Leon D. Caldwell, PhD is a senior research associate at The Annie E. Casey Foundation in Baltimore, MD. Prior to this position, he was the founding Director of the Center for the Advancement of Youth Development housed at Rhodes College. He also served as the Lead Evaluator of the JustCare Family Network, a system of care implemented in Shelby County. Considered a national leader in scholar-activism, Dr. Caldwell has developed several national and local initiatives aimed at addressing the needs of vulnerable populations and community capacity building for finding solutions to challenges. While in Memphis, he facilitated two National Think Tanks for African American Progress (2008, 2009), launched the Memphis Area Fatherhood Coalition (MAF-C) with community partners, and conducted over 100 empowerment evaluation training opportunities, teacher in-services, parent and youth focused workshops. Dr. Caldwell’s theory of change is based on the belief that by building the capacity of youth service providers you can create more effective youth and family interventions to better serve youth. Dr. Caldwell has focused much of his community based participatory research efforts at improving the quality and outcomes of African American families, particularly men and boys. Dr. Caldwell earned a doctorate in Counseling Psychology from Pennsylvania State University. He holds a Master’s Degree in Education and a Bachelors’ Degree in Economics from Lehigh University. Prior to the moving to Memphis he was an Associate Professor of Educational Psychology at the University of Nebraska, Lincoln where he founded the Family Potential Center and the Educational Psychology in Ghana Study Abroad Program. He has taught at the University of Memphis, the University of California, Irvine, North Star High School (Lincoln, NE), and the University of Ghana Winneba. Born and raised in West Philadelphia, Dr. Caldwell and his wife Celika are raising their two children, Kahlil and Kendi, to be the next generation of scholar-activists.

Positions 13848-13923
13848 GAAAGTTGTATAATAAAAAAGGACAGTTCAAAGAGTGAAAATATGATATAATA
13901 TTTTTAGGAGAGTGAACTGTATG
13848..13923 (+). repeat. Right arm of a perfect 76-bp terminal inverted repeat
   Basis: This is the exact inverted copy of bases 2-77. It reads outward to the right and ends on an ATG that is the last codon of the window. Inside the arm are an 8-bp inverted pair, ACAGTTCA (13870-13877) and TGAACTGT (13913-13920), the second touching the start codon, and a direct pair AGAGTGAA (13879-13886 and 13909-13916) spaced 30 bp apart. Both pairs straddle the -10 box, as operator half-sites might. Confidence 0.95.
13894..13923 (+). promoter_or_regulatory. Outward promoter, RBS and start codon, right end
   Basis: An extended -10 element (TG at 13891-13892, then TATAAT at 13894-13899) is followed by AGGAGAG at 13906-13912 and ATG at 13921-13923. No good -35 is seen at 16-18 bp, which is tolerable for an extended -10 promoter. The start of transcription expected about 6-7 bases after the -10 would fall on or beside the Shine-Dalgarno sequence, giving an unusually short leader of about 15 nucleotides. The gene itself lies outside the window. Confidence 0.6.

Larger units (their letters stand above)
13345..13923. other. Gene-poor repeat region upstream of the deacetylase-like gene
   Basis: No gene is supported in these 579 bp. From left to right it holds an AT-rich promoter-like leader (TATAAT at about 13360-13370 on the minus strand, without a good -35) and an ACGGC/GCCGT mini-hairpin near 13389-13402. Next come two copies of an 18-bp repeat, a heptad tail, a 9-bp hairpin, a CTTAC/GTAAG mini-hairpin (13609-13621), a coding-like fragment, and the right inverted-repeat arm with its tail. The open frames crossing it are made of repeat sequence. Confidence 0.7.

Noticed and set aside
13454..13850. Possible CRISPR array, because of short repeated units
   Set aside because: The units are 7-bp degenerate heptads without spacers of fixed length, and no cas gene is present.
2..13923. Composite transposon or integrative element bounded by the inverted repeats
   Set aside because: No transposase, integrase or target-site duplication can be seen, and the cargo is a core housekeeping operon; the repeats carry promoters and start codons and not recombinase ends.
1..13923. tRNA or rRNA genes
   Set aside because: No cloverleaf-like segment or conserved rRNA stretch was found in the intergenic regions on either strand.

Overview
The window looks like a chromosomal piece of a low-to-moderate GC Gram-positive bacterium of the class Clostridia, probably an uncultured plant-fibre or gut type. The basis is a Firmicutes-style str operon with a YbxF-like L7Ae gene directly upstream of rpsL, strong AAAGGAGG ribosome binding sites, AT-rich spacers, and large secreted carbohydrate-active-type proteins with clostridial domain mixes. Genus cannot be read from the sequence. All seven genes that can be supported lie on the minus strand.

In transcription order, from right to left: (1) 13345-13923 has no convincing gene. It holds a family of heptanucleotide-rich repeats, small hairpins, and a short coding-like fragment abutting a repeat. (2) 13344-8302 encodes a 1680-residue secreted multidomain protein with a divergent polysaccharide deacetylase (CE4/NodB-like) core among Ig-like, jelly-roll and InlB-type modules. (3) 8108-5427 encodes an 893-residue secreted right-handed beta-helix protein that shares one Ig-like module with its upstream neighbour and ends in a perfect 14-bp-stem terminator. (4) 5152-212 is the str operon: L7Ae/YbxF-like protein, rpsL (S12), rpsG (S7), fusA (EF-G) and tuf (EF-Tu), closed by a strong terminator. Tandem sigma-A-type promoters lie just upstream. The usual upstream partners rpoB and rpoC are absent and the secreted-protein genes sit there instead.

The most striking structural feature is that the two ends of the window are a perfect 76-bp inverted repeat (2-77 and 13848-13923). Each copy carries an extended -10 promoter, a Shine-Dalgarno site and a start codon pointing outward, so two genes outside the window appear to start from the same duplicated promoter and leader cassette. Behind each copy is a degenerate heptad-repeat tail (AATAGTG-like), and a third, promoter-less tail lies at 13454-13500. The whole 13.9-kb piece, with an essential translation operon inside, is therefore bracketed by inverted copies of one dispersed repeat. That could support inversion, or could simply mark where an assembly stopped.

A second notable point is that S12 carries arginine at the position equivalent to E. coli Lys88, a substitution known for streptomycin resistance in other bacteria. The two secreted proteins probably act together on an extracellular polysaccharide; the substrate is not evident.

Juan E. Gilbert, PhD, is Professor and Chair of the Human Centered Computing Division in the School of Computing at Clemson University where he leads the Human-Centered Computing (HCC) Lab. Dr. Gilbert has research projects in spoken language systems, advanced learning technologies, usability and accessibility, Ethnocomputing (Culturally Relevant Computing) and databases/data mining. He has published more than 80 articles, given more than 120 talks and obtained more than $9 million dollars in research funding. In 2002, Dr. Gilbert was named one of the nation’s top African-American Scholars by Diverse Issues in Higher Education. He was recently named one of the 50 most important African-Americans in Technology. He was also named a Speech Technology Luminary by Speech Technology Magazine and a national role model by Minority Access Inc. Dr. Gilbert is also a National Associate of the National Research Council of the National Academies, an ACM Distinguished Speaker and a Senior Member of the IEEE Computer Society. Recently, Dr. Gilbert was named a Master of Innovation by Black Enterprise Magazine, a Modern-Day Technology Leader by the Black Engineer of the Year Award Conference, the Pioneer of the Year by the National Society of Black Engineers and he received the Black Data Processing Association (BDPA) Epsilon Award for Outstanding Technical Contribution. Dr. Gilbert recently testified before the Congress on the Bipartisan Electronic Voting Reform Act of 2008 for his innovative work in electronic voting. He is a Fellow in the Center for Governmental Services at Auburn University as well. In 2006, Dr. Gilbert was honored with a mural painting in New York City by City Year New York, a non-profit organization that unites a diverse group of 17 to 24 year-old young people for a year of full-time, rigorous community service, leadership development, and civic engagement
Dr. J. Luke Wood is Associate Professor of Community College Leadership and the Director of the Doctoral Program in Community College Leadership at San Diego State University (SDSU). Dr. Wood is also Co-Director of the Community College Equity Assessment Lab (CCEAL) – Minority Male Community College Collaborative (M2C3), Chair for the Council on Ethnic Participation (CEP) for the Association for the Study of Higher Education (ASHE) and Co-Editor of the Journal of Applied Research in the Community College.Wood’s research focuses on factors affecting the success of men of color in the community college. His research examines contributors to student persistence, achievement, attainment, and transfer for these men. Dr. Wood has delivered over a 120 scholarly professional and conference presentation. His research has been featured by the White House Initiative on Educational Excellence for African Americans, New York Times, Fortune Magazine, Chronicle of Higher Education, Huffington Post, C-SPAN, and National Press Club. Dr. Wood has authored over 100 publications, including six co-authored books, six edited books, and more than 60 peer-reviewed journal articles. Wood is a member of Alpha Phi Alpha Fraternity Inc.